Tengku Zafrul Abdul Aziz, former Finance Minister and Co-ordinating Minister for the National Recovery Plan (NRP), told the media last week that hospitalisation figures were a more accurate indicator of the pandemic in M’sia. The daily virus figures don’t keep the pandemic in perspective. It alarms the man in the street, zaps public confidence and makes the gov’t look bad, indeed even incompetent.

For those who can’t remember when they last opened a science book, the symptoms are unleashed by the petrified immune system. It’s a form of over reaction against the perceived aggressiveness of the novel Corona virus in the epithelial cells and lymph nodes.

There are 380 trillion viruses, 60 trillion bacteria — good and bad — and some fungi among the seven trillion cells in the human body. Google for further information.

So, it can’t be said that the virus kills. No medication can eliminate the virus since it’s not a living thing but a form of intelligence. Hand sanitisers remove the fatty layer of the virus and it’s no more, bursting like a balloon.

All symptoms, under the Covid-19 umbrella term, are about fluid filling the respiratory system and virtually drowning the lung cells. If a patient has been deprived of oxygen for three to five minutes, the fluid getting in the way, he or she will either drop dead or be brought in dead (BID).

In 2019, i.e. before the pandemic, global mortality figures show 687 people dying daily in M’sia i.e. at 7.6 persons per 1K; 8K in the US, 24K in India and 30K in China, to cite a few examples.

CV-19 symptoms, according to MoH charts, are finishing off an average 200 people daily “due to co-morbidities”, that’s Greek for undetected underlying medical and health conditions.

If these risks are detected early, and the patient gets on a regime of treatment protocols, control and management, premature death by CV-19 symptoms may be greatly minimised, even eliminated.

Medical Review . . .

Once there’s no alternative but live with the virus, the MoH would probably advise regular medical reviews for all those aged 40 years and above. This would greatly help prevent the vulnerable group from adding to the statistics on premature deaths.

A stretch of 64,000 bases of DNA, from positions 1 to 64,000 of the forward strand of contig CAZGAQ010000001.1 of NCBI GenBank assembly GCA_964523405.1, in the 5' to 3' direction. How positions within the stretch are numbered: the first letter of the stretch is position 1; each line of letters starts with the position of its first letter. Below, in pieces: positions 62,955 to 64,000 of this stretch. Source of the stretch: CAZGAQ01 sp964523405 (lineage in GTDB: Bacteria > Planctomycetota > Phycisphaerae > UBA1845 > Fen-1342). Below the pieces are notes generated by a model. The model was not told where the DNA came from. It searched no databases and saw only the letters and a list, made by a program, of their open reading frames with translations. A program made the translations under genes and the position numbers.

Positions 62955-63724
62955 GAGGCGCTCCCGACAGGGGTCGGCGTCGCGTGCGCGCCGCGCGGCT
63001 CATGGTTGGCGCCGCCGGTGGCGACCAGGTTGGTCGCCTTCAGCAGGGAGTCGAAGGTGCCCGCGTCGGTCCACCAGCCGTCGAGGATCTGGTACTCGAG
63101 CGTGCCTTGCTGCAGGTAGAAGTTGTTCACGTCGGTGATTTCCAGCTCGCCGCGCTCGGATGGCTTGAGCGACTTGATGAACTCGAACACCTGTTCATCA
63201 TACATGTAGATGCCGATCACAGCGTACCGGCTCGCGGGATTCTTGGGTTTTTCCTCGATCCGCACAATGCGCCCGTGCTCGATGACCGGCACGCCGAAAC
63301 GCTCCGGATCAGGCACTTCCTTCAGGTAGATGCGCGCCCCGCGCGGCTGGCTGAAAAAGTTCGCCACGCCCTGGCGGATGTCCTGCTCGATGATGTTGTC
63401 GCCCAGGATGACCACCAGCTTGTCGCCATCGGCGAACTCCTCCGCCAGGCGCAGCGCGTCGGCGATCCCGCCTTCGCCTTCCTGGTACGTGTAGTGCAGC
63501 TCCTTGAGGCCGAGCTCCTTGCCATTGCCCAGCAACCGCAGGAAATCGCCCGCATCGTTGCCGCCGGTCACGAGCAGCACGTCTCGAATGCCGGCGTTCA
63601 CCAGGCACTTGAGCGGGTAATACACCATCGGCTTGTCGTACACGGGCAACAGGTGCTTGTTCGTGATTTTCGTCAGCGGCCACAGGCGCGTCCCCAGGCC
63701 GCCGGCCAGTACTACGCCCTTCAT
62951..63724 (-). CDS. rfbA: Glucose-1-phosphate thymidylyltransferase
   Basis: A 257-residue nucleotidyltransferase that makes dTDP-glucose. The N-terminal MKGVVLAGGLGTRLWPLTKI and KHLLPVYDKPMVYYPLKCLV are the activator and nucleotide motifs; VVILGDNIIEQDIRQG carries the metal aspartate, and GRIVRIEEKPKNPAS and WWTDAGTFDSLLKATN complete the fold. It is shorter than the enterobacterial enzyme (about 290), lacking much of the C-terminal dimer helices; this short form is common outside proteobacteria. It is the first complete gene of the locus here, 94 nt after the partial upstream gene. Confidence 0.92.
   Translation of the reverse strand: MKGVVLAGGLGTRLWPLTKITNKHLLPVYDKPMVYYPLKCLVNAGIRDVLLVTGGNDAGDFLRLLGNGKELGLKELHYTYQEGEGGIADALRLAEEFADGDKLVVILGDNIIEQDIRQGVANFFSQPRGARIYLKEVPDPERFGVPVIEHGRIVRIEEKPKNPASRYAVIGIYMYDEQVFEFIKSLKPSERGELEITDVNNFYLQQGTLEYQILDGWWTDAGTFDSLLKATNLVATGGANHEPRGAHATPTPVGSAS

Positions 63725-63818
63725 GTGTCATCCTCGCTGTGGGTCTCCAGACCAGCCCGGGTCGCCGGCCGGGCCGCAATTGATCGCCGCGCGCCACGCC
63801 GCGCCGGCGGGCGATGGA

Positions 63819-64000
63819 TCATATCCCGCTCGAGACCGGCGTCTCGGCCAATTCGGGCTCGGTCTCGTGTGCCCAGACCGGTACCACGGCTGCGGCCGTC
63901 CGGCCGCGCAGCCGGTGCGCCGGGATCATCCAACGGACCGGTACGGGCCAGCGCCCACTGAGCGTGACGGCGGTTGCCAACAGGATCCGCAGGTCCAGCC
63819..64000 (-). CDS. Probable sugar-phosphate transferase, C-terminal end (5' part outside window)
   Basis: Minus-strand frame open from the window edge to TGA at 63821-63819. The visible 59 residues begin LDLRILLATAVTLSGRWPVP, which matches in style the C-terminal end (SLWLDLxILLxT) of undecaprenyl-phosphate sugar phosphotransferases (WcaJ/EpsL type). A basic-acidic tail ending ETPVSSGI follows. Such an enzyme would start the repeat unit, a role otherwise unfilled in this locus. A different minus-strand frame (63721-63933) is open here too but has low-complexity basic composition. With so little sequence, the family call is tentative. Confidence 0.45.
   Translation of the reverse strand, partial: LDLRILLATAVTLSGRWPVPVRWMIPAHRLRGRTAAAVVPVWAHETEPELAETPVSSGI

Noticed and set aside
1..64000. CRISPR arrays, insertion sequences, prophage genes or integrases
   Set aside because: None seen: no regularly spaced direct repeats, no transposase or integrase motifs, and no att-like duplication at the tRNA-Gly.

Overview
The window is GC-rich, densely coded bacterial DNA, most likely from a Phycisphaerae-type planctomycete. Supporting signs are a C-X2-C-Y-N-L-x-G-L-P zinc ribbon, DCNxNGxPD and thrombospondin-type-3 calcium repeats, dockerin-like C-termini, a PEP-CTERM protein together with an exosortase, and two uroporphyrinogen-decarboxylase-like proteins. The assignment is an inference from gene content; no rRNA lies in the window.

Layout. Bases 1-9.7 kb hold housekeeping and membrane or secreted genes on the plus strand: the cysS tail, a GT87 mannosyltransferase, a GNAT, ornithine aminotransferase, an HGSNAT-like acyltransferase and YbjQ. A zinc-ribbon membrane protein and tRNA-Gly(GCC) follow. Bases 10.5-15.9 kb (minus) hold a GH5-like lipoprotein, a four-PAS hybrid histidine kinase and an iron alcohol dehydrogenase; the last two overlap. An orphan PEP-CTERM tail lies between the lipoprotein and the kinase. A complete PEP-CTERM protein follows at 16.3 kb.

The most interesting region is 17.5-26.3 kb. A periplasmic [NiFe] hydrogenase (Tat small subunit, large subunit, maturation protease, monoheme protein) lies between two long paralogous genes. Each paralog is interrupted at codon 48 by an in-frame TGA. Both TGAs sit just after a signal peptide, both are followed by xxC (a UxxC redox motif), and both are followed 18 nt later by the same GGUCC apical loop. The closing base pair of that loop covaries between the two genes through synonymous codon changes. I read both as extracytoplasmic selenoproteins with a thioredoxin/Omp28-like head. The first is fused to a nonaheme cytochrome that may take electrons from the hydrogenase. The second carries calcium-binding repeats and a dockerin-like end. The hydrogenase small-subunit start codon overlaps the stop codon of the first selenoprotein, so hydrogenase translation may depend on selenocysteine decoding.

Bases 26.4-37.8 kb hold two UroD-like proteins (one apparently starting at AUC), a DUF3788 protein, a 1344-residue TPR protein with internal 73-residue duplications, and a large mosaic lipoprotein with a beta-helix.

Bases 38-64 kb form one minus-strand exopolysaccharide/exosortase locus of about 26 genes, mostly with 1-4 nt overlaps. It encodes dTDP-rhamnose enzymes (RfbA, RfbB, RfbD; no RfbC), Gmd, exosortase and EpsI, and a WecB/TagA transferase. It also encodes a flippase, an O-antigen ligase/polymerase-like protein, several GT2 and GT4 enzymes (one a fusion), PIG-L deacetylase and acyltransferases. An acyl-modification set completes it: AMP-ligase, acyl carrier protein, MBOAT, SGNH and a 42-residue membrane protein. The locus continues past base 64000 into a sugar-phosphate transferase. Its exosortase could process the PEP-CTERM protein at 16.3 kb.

According to the WHO, there are many tools to prevent, test for and treat Covid-19 symptoms, including oxygen, dexamethasone and IL-6 blockers.

Three drugs being tested by the WHO are Artesunate, imatinib and infliximab.

Artesunate is used to treat severe malaria, imatinib helps in curing certain cancers and infliximab is used in the treatment of immune system disorders such as Crohn’s and rheumatoid arthritis.

Lambda, the latest, is a variant of interest. It causes no symptoms or mild symptoms. Other variants of interest are kappa, theta and eta. Soon, we may run out of Greek alphabets to name variants.

According to the WHO, there’s no proof that Delta and Delta Plus from India brings more severe illness than the other variants of concern viz. alpha (UK), beta (South Africa) and gamma (Brazil). The difference lies in the trend that it’s even more contagious, transmits and spreads faster, according to WHO case studies. The Delta variant may have emerged because Indian gov’t studies show that two-thirds of the population have antibodies against the immune system unleashing symptoms.

M’sia has not done antibody studies of the population.

There’s no gamma in M’sia, according to MoH charts. It was reportedly first detected in Japan in four travellers who came from Brazil.

Author: fernzthegreat

Joe Fernandez holds a honours degree in management, majoring in economics, and has opted from academia in law to being a jurist. He was trained professionally on the job as a journalist. He's a longtime Borneo watcher, keen on the history and legal aspects of Malaya's presence in Sabah and Sarawak. He teaches the English language privately and has emerged as a subject matter expert in public examination techniques.